• Evil Laugh: One of the several snippets of narration that can play at the Shade Tree rest stop includes the narrator bursting into one for no particular reason.
  • Excuse Plot: The Zoombinis need to make it to their safe haven, and only you can help! Are you a bad enough dude to help the Zoombinis?
  • Floating in a Bubble: This allows your Zoombinis to cross the Bubblewonder Abyss. Of course, there are going to be many obstacles in the path...
  • Giant Enemy Crab: Harder difficulties of the Titanic Tattooed Toads level have these coming out of the water to block the way.
  • Good Hair, Evil Hair: The Zoombinis have kids hairstyles and they're the good guys. The Fleens on the other hand have punk/gangster hairstyles or headwear and they're evil.
  • Grid Puzzle
    • Mudball Wall. Each colour and design corresponds to a different point in the grid.
    • Hotel Dimensia/Didimension Hotel is one with how the rooms are laid out.
  • Half-Dressed Cartoon Animal: Though not very obvious due to her apron, Ulla Instantaneous, the innkeeper of Hotel Dimensia/Didimension Hotel, doesn't wear pants.
  • Idiosyncratic Difficulty Levels: From "Not So Easy" to "Very, Very Hard".
  • Idle Animation
  • Jet Pack: Some of the Fleens have them in place of feet.
  • Large Ham: The narrator, and Arno the pizza troll.
  • Luck-Based Mission: The Fleens puzzle can easily become this if you use twins. You may well be leaving some Zoombinis behind at Hotel Dimensia/Didimension Hotel if you place your first Zoombini in the wrong room on Very Hard.
  • The Migration: the Zoombinis flee Bloat-controlled Zoombini Isle and seek a new place to settle.
  • Orphaned Series: The Chain of Deals that publisher Broderbund went through was not easy on the Zoombinis at all. See the trivia page for details.
  • The Quincy Punk: The Fleens are, for the most part, a bunch of little green Waddling Head Quincy Punks.
  • Recycled Script: The two TLC games have various puzzles that are obvious retreads. Jarringly, there's even a retread of Pizza Pass in Mountain Rescue featuring new creatures called the Norfs.
  • Ridiculously Cute Critter: The Zoombinis.
  • Rock Monster: The Stone Guardians and the Allergic Cliffs.
  • Solve the Soup Cans: The game is practically built on soup cans. Some of them make more sense in the context of the story than others, but they're all fairly outlandish. Slips into Alphabet Soup Cans at some points.
  • Speaking Simlish:
    • The NPCs speak English, but the Zoombinis and the Fleens communicate in nonsensical chatter.
  • Super OCD: Captain Cajun will not let you sit on his boat if you don't share a similar attribute with the people next to you.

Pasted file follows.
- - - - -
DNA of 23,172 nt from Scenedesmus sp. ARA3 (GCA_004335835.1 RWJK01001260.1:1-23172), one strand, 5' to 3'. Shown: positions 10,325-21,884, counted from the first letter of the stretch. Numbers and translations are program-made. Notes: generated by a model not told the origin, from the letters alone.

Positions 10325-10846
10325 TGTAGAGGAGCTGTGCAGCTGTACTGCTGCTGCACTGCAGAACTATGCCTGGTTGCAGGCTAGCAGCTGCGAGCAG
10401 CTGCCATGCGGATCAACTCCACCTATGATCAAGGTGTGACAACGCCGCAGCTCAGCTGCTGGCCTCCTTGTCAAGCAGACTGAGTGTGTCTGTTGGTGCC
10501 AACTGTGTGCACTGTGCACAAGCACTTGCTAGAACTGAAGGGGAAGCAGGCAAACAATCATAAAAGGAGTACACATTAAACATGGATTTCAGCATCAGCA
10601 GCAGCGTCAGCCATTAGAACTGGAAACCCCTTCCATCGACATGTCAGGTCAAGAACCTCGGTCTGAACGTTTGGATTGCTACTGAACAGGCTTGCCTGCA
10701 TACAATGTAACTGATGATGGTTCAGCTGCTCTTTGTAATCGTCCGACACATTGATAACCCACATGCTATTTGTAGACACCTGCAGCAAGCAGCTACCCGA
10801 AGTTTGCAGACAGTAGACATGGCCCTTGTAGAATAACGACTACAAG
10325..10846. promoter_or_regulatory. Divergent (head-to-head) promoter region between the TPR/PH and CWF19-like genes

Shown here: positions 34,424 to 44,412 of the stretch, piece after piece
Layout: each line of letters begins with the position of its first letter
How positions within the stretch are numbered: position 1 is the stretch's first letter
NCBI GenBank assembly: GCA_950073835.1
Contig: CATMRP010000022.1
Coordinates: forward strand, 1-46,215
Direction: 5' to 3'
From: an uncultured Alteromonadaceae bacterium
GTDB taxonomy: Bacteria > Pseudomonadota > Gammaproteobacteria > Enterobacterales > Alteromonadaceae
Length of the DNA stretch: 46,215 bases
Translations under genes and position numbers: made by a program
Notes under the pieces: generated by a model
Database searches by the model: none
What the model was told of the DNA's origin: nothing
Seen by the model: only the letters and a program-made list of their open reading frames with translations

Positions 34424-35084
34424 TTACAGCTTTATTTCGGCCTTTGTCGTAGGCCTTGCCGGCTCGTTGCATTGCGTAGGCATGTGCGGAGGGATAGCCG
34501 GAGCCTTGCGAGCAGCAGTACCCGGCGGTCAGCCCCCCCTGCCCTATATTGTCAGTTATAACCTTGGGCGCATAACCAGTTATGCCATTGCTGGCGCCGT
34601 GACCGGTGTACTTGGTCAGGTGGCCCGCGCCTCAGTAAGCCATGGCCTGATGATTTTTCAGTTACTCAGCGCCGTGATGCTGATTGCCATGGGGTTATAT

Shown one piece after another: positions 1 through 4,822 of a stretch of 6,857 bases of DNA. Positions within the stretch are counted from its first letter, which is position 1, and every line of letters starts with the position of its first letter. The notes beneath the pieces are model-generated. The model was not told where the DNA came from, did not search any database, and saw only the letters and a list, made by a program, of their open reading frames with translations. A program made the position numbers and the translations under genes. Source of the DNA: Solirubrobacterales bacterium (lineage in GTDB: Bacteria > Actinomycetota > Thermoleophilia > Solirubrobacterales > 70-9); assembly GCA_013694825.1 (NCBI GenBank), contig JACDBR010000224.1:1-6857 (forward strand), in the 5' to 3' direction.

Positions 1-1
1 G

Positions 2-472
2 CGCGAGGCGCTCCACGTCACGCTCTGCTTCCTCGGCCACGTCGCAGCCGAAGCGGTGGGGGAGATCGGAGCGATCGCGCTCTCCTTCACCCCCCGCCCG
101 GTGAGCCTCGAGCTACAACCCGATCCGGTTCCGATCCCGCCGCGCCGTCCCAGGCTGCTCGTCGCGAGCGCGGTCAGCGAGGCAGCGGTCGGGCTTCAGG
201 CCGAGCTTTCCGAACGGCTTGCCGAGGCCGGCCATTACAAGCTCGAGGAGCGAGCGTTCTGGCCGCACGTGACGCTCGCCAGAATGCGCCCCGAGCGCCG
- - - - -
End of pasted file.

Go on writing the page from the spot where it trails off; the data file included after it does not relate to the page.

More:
• There Are No Tents: Hotel Dimensia is a hotel in the wilderness run by a kind squirrel named Ulla Instantaneous. It's a safe place for the Zoombinis to stay in for the night, but getting into the hotel is a puzzle in itself.
  • Tone Shift: With possibly a hint of Cerebus Syndrome. The first leg of the journey is bright and silly. However, once the player passes Shade Tree, things get substantially darker (in terms of lighting and content) and more serious.
  • Trial-and-Error Gameplay: Half of the minigames require various amounts of trial and error in order for you to collect enough information to solve the puzzle. One of them (specifically, Fleens!) appears to be a member of this contingent, but can be figured out before sending any Zoombinis if you pay close and careful attention to the puzzle.
    • At least, so long as you didn't make all or most of your Zoombini party out of sets of twins, which takes it past Trial-and-Error Gameplay and into Luck-Based Mission territory. For that matter, even if you just have a few duplicate Zoombinis, if one ends up on the branch then it's impossible to tell which twin you need to send out before trying it.
  • Two Girls to a Team: Technically enforced in terms of the traditional 3:2 gender ratio in that there are 3 male hairstyles and 2 female ones. Of course, this is just hair, and it's entirely possible the Zoombinis don't even have genders at all.
  • Unexplained Recovery: While the Zoombinis surviving failing most challenges to try again later are Hand Waved in the manual by saying they're resourceful, Bubble Wonder Abyss shows Zoombinis being sucked into a black hole and vaporized onscreen if you fail. And yet, they're right back at Shade Tree afterwards. There's also the easter egg of throwing Zoombinis into the chasm in the Lion's Lair; they fall right back where they started, apparently from the ceiling.
  • Updated Re-release: Thanks to the dedication of TERC and the fans on Kickstarter.
  • Video Game Cruelty Potential: Of course there's the obvious way intentionally getting things wrong, but in examples that you won't be punished for, you can electrocute a Zoombini in Stone Rise by dragging them onto an unavailable space, and in the Lion's Lair, you can throw them into the chasm instead of placing them on the path. They wind up back where they started, but still.note 
  • Video Game Lives: In certain areas, the number of "chances" you have are represented by things like pegs keeping a door or bridge from collapsing, to the number of Zoombinis on a tree branch, or a clock that ticks down to midnight.
  • Waddling Head: The Zoombinis have no arms, and move stuff around by carrying it on their heads or pushing it with their heads. One of the stone guardians calls them "little pebbles". They do, however, have legs connecting their feet to their bodies, at least when they have actual feet in the first place.

Alternative Title(s):

Logical Journey Of The Zoombinis